If your compressor's clutch works and the compressor turns I would pull a vacuum on the system and see how it holds before opening anything up. If you can pull a good vacuum or not then you can decide what to do next. I would definitely install a new dryer if you open the system. (I don't really understand how they were able to add a can of freon if the compressor wasn't pumping. I do not recall ever being able to do that and I would be surprised if the entire system held much more than 3 cans of freon.) I could see maybe needing a compressor and probably needing a clutch but not a condenser. In my experience the dryer is always replaced if you open up the lines. It sounds like they are selling you everything but the parts inside the car.
 

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^ If the compressor wasn't running, they may have jumpered the low cycle switch to get it to engage to take the can. I also wonder if your air gap is too large to pull in? Or if the cycle switch is faulty? Or you have a sizeable leak?
 

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I think I have always be able to get a full can into the system even before starting the car by pulling a deep vacuum on the system. I flip the can over and pull in liquid. But never if you don't pull a vacuum, you need the compressor to pull it in and then you want to pull in a vapor.
 

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As noted above, replace the accumulator / dryer and orifice tube when ever the system has been opened up.

I have always managed to get 1 can to 1.5 cans into an empty system before turning on the AC. I put 2 cans in warm water (maybe 110 deg F) and then fill with the warm cans upside down (liquid fill). Of course, before adding anything I will evacuate the system down to a less than millimeter or so of mercury and let it sit for an hour or so under vacuum to be sure the vacuum holds (i.e., no leaks in the system).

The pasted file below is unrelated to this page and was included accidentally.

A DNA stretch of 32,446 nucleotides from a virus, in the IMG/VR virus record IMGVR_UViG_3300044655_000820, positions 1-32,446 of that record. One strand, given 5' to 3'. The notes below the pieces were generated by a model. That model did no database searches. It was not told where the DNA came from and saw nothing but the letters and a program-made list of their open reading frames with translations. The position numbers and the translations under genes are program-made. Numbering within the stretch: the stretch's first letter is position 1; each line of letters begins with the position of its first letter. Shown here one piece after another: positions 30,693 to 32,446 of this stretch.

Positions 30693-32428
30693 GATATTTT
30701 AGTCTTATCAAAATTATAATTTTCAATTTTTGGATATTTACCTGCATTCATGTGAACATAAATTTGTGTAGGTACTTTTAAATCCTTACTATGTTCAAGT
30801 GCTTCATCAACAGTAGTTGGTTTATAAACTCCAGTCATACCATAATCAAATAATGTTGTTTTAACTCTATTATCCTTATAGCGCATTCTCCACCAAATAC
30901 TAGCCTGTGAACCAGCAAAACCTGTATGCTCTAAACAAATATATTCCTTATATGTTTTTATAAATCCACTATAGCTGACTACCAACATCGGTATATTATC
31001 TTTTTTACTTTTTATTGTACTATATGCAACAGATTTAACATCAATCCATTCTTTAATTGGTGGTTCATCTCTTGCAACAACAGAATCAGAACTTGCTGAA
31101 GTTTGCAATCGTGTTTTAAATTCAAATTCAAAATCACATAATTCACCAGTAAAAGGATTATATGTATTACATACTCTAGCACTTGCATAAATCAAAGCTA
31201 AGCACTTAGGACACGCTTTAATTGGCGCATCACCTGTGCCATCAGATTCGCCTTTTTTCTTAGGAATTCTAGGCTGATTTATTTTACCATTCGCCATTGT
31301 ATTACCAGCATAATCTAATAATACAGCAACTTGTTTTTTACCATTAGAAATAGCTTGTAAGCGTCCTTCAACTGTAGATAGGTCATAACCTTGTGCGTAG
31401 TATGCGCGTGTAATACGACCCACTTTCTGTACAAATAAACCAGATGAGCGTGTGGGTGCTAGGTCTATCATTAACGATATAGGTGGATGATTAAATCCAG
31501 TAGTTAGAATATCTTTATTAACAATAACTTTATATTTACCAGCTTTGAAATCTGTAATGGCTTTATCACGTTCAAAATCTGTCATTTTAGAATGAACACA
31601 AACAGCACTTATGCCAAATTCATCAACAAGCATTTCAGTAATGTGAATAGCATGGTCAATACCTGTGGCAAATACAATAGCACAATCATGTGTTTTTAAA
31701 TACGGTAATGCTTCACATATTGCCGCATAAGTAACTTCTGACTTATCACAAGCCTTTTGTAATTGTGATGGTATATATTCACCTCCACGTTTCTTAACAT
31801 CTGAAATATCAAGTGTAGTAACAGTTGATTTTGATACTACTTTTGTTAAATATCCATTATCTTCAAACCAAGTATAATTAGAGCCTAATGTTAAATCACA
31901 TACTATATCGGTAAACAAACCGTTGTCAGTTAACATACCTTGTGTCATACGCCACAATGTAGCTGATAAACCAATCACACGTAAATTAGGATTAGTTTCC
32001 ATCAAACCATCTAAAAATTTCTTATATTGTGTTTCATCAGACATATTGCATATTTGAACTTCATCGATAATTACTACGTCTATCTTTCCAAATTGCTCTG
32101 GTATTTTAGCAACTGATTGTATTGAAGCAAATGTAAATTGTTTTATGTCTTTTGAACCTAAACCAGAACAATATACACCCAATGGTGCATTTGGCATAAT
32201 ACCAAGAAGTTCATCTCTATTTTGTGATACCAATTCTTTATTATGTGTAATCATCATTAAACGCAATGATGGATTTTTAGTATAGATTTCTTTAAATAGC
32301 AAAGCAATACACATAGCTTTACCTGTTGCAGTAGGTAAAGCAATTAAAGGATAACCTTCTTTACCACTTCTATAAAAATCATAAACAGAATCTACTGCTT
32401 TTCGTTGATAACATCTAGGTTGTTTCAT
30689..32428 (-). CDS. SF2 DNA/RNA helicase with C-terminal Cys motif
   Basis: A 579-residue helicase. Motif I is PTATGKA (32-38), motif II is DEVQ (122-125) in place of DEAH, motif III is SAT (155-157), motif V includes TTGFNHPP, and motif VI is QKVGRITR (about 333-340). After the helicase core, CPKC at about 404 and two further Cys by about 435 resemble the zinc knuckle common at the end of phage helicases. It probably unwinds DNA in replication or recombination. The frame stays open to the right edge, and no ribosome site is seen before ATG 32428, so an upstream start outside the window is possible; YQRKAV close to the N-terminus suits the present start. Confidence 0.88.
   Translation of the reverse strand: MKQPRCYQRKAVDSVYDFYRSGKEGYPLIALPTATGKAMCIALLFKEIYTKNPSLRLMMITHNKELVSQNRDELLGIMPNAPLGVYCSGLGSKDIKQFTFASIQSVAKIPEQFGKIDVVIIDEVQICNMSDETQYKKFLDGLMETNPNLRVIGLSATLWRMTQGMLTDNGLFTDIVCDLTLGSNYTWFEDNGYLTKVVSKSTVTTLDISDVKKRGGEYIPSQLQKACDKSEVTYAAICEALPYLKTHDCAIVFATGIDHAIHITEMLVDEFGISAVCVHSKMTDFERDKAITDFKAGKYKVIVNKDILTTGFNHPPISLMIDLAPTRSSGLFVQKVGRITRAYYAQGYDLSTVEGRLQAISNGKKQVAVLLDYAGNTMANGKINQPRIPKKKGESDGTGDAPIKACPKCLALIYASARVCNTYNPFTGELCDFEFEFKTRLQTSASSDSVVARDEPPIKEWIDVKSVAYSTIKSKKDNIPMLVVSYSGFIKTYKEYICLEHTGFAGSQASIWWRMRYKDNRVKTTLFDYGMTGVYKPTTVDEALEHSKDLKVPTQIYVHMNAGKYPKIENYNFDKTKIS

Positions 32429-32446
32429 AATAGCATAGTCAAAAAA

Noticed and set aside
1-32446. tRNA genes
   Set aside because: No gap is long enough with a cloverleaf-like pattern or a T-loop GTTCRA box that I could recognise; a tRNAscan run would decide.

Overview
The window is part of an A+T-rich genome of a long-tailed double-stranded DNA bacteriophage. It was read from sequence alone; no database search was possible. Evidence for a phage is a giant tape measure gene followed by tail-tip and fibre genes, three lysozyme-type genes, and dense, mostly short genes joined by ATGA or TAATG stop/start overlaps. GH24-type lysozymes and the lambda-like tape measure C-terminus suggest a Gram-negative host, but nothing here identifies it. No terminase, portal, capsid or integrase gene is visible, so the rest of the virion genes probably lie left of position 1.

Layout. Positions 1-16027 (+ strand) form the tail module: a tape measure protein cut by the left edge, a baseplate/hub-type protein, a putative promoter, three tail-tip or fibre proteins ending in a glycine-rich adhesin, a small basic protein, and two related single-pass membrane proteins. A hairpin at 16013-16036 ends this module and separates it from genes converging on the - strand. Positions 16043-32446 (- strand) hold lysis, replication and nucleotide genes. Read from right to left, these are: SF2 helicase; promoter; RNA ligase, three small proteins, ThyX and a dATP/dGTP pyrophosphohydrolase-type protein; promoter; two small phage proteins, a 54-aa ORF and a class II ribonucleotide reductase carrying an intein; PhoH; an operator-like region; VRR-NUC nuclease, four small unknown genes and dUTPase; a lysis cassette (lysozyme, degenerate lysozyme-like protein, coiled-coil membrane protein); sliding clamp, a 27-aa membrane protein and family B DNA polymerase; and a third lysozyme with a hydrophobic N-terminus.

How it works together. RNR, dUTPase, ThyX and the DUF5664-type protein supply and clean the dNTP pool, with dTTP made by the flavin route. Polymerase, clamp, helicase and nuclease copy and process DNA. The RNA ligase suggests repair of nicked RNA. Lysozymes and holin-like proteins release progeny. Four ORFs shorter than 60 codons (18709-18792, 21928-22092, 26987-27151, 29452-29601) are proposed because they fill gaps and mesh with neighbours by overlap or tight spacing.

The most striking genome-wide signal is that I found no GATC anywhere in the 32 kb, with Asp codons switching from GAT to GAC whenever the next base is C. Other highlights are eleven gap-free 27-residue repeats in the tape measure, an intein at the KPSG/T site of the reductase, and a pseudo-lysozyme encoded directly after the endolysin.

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Discussion Starter · #9 ·
I really appreciate the info. It sounds like before opening the system or removing anything, I should: (1) check if the AC clutch is engaging and (2) pull a vacuum on the system to see if it holds.

I checked both AC clutch fuses, and they both looked fine. To check the clutch operation, I assume I need to disconnect the connector on the compressor and check for power. I assume the connector is the one in the photo below, but please let me know if there's a different one hidden somewhere. Assuming there's power at the female side of this connector when the AC is switched on in the car, then do I somehow run 12V to the male/compressor side of the connector and see if the clutch engages? Any tips for doing this with the compressor still in the car? I couldn't remove the connector with my hands. Maybe it would come off with long needle nose pliers, or maybe the right side fan needs to be removed to disconnect it?

To pull a vacuum, I need to get a vacuum pump and gauge set, which I'll look for.

Thanks again.
IMG_7329.JPG
 

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Suggest looking at Harbor Freight for the gauges and pump. Best deal I found and they work just fine.

And, yes...the arrow IS pointing to the wire connector in the 2nd photo. The connector release tab faces down and is somewhat of a pain to get at due to close quarters. Can't remember if it can be better accessed from underneath.